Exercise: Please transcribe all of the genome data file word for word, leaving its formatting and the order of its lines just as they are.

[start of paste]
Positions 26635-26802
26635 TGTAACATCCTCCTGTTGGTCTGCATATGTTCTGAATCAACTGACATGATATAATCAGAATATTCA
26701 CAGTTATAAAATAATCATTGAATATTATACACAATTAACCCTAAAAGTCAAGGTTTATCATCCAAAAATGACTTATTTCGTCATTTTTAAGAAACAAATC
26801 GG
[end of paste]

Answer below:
Positions 26635-26802
26635 TGTAACATCCTCCTGTTGGTCTGCATATGTTCTGAATCAACTGACATGATATAATCAGAATATTCA
26701 CAGTTATAAAATAATCATTGAATATTATACACAATTAACCCTAAAAGTCAAGGTTTATCATCCAAAAATGACTTATTTCGTCATTTTTAAGAAACAAATC
26801 GG